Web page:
Category: Dystopia

Petra Hůlová: Stručné dějiny Hnutí (The Movement)

The latest addition to my website is Petra Hůlová‘s Stručné dějiny Hnutí (The Movement). This is a feminist dystopian novel. In this New World, men are sent to a institute – in some cases voluntarily but often at the instigation of their spouses or even simply snatched from the streets, where they are retrained – often fairly harshly – to think of women as people and not as bodies. The training includes masturbating to pictures of ugly older woman and having sex with them. The story is told by Věra, a guard at one of the institutes who seems a lot of her time looking at and handling penises. Once she gets away from the city on a tour, she finds it is women rather than men who are of the most resistant. The book seemed as much a manifesto against men’s view of women as a novel but Hůlová makes her point about the objectification of women and excess pornography.

Sheng Keyi: 死亡賦格 (Death Fugue)

The latest addition to my website is Sheng Keyi‘s 死亡賦格 (Death Fugue). The novel is set in two fictitious countries – Dayang, clearly based on modern China, and Swan Valley, a seemingly idyllic country that becomes a sort of Brave New World. Our hero Mengliu was a successful poet and got involved in demonstrations against the authorities, prompted by the mysterious appearance of a huge pile of excrement in the main square, whose source the authorities tried to conceal. Eventually, the authorities crack down. Mengliu’s girlfriend,Qizi disappears and he becomes a surgeon but continues to look for Qizi, ending up in Swan Valley and seemingly unable to escape. This is a superb dystopian novel,complex and very well thought-out.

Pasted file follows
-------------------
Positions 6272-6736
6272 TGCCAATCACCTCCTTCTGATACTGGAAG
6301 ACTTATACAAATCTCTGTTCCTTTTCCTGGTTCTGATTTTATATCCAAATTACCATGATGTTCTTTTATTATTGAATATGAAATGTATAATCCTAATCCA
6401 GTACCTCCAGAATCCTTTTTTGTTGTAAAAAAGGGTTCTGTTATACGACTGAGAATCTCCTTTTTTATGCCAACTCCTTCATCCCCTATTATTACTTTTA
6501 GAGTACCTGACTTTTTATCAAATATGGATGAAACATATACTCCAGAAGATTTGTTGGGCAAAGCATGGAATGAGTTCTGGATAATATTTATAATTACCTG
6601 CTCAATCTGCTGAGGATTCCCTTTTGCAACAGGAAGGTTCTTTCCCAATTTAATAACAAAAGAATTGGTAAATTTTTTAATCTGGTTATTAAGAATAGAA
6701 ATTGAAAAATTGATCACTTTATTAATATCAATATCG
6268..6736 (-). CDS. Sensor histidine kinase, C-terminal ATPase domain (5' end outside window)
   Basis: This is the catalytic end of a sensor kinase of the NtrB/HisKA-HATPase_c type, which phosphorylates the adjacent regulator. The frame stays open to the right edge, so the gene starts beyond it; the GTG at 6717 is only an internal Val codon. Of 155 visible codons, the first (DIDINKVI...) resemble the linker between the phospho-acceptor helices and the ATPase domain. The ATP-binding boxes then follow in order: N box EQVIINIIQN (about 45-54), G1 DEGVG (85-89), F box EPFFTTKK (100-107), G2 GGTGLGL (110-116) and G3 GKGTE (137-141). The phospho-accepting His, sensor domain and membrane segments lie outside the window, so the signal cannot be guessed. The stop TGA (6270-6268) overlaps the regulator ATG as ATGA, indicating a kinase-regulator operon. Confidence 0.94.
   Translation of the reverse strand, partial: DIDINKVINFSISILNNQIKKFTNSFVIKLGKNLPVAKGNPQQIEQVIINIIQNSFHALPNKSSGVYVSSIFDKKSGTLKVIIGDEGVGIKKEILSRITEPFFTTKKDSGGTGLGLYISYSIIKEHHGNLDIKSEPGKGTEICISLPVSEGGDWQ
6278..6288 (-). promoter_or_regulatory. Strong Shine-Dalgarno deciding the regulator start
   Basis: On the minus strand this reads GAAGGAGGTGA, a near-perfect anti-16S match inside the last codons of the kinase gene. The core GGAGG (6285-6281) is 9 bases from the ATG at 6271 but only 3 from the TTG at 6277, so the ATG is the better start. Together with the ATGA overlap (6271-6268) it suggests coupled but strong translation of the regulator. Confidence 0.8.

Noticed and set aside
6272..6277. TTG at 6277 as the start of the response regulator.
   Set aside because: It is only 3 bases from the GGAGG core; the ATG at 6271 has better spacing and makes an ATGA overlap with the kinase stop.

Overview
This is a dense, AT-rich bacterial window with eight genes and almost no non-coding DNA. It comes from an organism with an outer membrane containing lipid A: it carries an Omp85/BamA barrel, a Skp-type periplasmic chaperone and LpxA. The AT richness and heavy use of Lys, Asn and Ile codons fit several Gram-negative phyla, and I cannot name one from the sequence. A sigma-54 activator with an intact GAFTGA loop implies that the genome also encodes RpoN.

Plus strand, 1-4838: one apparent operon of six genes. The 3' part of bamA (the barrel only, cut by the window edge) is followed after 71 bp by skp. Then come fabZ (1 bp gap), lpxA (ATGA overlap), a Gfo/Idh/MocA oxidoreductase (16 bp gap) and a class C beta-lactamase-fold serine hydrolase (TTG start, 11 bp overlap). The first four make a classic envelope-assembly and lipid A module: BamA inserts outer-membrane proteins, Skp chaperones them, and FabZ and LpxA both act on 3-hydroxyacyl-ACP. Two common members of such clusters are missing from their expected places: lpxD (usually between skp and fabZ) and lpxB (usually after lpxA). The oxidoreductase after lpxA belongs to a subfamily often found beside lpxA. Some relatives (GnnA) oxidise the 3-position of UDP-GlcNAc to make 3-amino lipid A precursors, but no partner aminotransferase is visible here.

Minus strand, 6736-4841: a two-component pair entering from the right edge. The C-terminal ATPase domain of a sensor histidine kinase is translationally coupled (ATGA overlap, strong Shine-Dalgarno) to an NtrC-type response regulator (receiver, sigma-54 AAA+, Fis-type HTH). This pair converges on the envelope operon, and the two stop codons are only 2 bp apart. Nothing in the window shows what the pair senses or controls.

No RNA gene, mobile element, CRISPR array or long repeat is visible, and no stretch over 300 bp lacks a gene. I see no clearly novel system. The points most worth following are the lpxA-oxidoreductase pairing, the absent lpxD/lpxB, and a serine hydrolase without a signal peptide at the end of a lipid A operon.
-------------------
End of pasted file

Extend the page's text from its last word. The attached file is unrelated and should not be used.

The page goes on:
Llorenç Villalonga: Andrea Víctrix (Andrea Víctrix)

The latest addition to my website is Llorenç Villalonga‘s Andrea Víctrix (Andrea Víctrix). This is a dystopian novel set in Palma de Mallorca but now called Turclub. Our unnamed narrator has himself frozen, aged sixty, in 1965 and wakes up in 2050, aged thirty. The first person he meets is the eponymous Andrea Victrix who, like most of the people there is androgynous. not least because, à la Brave New World, there is no more viviparous reproduction. It is all done in a laboratory. The US and Russia have destroyed one another and China is gone so the United States of Europe rules. Big business dominates and buying stuff you do not need is almost compulsory. Our hero and Andrea become close while (s)he tries to convert him to the new ways. However, our narrator and other unfrozen people and a 120 year old psychiatrist try to oppose it. When the economy really starts falling, things get problematical. While this is an excellent novel, Villalonga, through his characters, puts the various arguments for and against the new world (he is against) in a detailed but by no means off-putting manner. Another excellent book from Fum d’Estampa.

Juan Cárdenas: Ornamento (Ornamental)